The US path to energy independence here: http://energyandmoney.blogspot.co.uk/2012/11/the-us-path-to-energy-independence-in.html

Adam Sieminski, IEA:

“US energy independence is not a pie in the sky. It’s realistic”

Shale+breakevenThe other surprising new argument is that anti-fracking groups say that shale gas and oil is uneconomical. I shed a tear at their concerns about other people’s money. An industry fully driven by private entrepreneurs, no subsidies, no government,  financed with private capital and very little debt. The average of the E&P sector in US is 2.6x Net Debt to EBITDA -including Chesapeake, ex-CHK it falls to 2x. This compares to 3.5x in other energy sectors and 6x average in renewables, with wind and solar sometimes close to 80% debt at project level.shale+breakevenA sector where private investors risk their own money and tens of billions are put to work in shale gas, but seems everyone of those investors is wrong, and (surprisingly) the same defenders of subsidized energies and intervention in energy price mechanisms, forget the effect of shale gas in energy bills… but are the ones that are suddenly worried about investment returns!! and inform us of the poor economics of private cash invested in shale. However, average ROIC (return on invested capital) of the shale gas sector since 2010 has never been worse than 5%… with gas prices falling 21% in 2010 alone! (in 1Q 2014, ROCE of the industry averaged 17% according to UBS and Goldman Sachs) Compare that to any utility in Europe, or any renewable company ex-subsidies, or coal companies.(Charts courtesy Tudor Pickering)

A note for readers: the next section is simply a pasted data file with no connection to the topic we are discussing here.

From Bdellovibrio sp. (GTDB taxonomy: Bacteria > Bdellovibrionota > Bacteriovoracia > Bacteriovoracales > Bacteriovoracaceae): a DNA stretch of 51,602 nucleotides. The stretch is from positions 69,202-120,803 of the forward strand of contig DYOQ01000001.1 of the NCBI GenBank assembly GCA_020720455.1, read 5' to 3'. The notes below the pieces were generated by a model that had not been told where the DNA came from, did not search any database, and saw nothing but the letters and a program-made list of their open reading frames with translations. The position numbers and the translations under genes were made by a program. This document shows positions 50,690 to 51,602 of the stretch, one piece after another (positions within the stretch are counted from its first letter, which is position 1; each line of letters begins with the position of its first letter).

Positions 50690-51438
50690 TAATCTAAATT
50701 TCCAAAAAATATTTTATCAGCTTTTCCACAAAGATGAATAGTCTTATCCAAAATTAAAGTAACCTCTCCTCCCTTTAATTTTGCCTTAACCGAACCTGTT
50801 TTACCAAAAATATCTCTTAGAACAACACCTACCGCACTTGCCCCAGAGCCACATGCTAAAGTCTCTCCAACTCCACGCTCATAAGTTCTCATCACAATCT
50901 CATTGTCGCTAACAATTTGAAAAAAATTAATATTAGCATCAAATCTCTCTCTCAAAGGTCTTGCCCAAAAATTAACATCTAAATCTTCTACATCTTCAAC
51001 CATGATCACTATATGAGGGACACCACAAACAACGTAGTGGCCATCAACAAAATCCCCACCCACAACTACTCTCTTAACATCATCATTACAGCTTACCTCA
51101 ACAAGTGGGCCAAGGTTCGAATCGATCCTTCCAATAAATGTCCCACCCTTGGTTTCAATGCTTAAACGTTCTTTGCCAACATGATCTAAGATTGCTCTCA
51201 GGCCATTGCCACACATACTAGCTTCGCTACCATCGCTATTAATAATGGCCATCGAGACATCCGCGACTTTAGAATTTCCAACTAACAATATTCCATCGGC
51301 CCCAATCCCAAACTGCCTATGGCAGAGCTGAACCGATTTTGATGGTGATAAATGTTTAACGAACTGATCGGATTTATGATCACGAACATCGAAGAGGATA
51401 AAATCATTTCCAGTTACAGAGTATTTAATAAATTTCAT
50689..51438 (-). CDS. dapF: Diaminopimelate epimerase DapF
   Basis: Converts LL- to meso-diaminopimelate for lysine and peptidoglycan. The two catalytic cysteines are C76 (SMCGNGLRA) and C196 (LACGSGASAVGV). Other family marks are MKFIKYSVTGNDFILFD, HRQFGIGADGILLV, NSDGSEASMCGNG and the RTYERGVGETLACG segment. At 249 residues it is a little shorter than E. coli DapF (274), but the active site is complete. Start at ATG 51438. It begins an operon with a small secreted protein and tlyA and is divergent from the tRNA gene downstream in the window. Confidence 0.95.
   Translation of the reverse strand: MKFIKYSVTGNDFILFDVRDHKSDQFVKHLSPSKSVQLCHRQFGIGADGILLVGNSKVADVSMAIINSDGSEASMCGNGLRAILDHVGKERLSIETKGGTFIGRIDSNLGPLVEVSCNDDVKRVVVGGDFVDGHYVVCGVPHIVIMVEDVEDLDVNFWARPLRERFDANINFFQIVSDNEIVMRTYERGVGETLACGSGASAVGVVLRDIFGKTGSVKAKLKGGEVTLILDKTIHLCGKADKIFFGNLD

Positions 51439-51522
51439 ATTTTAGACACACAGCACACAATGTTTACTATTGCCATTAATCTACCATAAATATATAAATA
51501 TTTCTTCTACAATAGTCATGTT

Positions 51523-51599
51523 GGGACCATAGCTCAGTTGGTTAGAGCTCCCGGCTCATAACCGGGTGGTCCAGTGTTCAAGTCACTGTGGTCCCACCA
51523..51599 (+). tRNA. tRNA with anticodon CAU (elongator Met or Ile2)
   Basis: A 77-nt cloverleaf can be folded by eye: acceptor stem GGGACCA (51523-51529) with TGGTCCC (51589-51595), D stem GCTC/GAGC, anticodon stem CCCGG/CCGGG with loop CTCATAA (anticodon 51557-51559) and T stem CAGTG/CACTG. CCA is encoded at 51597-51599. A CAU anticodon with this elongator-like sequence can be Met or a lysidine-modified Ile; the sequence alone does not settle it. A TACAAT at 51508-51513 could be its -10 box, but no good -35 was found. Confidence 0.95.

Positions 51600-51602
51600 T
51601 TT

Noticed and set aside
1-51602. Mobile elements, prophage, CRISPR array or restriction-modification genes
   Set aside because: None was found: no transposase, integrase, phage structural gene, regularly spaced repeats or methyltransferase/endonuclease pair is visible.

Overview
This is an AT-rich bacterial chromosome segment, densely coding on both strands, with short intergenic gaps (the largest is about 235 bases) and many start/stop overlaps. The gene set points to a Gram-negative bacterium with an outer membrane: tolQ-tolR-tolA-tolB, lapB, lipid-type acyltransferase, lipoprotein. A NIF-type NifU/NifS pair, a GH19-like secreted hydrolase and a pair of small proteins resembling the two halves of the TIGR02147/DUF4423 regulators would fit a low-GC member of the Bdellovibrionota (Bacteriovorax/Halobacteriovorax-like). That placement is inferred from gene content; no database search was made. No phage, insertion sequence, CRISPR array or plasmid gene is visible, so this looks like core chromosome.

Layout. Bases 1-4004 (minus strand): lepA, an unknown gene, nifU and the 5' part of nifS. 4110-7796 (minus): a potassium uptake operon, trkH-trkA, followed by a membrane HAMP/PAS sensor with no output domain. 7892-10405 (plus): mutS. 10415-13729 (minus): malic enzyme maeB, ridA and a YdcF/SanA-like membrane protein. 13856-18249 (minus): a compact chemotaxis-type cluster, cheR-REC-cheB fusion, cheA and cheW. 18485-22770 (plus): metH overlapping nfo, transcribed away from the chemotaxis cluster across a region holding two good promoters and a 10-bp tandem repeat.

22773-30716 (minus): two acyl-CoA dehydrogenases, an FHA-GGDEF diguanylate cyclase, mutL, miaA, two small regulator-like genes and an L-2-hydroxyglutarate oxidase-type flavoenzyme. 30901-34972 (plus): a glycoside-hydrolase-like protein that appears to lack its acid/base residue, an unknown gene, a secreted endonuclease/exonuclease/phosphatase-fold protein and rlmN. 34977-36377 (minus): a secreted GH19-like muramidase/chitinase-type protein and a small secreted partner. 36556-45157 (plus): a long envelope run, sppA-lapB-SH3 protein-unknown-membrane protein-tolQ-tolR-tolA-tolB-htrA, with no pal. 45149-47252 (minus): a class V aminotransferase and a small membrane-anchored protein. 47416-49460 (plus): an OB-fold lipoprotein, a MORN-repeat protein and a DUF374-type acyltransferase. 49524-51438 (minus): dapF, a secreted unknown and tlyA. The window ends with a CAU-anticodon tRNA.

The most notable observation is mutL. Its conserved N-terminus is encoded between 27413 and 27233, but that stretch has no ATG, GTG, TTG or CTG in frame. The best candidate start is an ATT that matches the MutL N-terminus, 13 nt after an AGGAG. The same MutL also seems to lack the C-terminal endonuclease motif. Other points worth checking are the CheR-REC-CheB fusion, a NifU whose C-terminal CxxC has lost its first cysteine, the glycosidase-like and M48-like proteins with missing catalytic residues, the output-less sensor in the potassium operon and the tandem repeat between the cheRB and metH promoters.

Finally, on EROEI:

“Hydraulic fracking has been studied with a published paper showing the energy return on investment (aka EROI) with a total input energy compared with the energy in natural gas expected to be made available to end users is similar to or better than coal…
…The analysis indicates that the EROI ratio of a typical well is likely between 64:1 and 112:1, with a mean of approximately 85:1. This range assumes an estimated ultimate recovery (EUR) of 3.0 billion cubic feet per well. This is similar but significantly higher to the EUR of coal, which falls between 50:1 and 85:1.

I made a lengthy post here (http://energyandmoney.blogspot.co.uk/2011/06/peak-oil-defenders-most-overlooked-myth.html) but the words of the IEA make a lot of sense as a finish line: “As long as consumers are willing to pay for it and resources are there, consuming some energy to produce energy is fine”.